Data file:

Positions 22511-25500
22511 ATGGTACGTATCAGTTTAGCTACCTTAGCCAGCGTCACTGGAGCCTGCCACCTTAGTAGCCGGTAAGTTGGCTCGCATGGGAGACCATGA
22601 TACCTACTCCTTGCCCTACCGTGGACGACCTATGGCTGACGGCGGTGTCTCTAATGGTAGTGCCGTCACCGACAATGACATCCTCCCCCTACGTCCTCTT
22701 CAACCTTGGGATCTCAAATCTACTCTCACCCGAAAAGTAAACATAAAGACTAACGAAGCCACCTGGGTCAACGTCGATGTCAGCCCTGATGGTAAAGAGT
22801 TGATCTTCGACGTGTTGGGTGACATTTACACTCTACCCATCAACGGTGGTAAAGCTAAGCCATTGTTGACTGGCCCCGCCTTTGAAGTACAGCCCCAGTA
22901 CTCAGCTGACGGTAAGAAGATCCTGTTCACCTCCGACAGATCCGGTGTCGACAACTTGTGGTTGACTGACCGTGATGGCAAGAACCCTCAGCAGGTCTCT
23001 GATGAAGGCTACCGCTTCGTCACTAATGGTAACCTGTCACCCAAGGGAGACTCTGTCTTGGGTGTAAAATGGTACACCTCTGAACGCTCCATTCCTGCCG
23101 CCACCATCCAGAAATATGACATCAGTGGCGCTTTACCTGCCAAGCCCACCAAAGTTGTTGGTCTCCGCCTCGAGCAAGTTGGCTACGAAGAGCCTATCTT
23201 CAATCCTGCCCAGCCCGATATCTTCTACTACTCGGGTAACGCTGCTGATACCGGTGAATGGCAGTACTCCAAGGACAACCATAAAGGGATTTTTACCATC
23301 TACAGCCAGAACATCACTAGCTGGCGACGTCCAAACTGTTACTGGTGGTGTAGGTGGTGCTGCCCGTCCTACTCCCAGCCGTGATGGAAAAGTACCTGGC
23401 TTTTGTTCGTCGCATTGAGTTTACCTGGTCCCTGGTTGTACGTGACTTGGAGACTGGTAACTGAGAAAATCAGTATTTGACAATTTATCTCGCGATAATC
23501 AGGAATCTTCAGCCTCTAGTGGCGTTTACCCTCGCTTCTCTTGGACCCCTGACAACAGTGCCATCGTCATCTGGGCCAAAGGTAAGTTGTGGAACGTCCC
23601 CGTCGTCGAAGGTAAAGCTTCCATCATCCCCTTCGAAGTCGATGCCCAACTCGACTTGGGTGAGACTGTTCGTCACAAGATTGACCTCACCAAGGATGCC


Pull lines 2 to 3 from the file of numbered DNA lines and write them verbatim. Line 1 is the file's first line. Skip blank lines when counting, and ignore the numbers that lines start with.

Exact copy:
22511 ATGGTACGTATCAGTTTAGCTACCTTAGCCAGCGTCACTGGAGCCTGCCACCTTAGTAGCCGGTAAGTTGGCTCGCATGGGAGACCATGA
22601 TACCTACTCCTTGCCCTACCGTGGACGACCTATGGCTGACGGCGGTGTCTCTAATGGTAGTGCCGTCACCGACAATGACATCCTCCCCCTACGTCCTCTT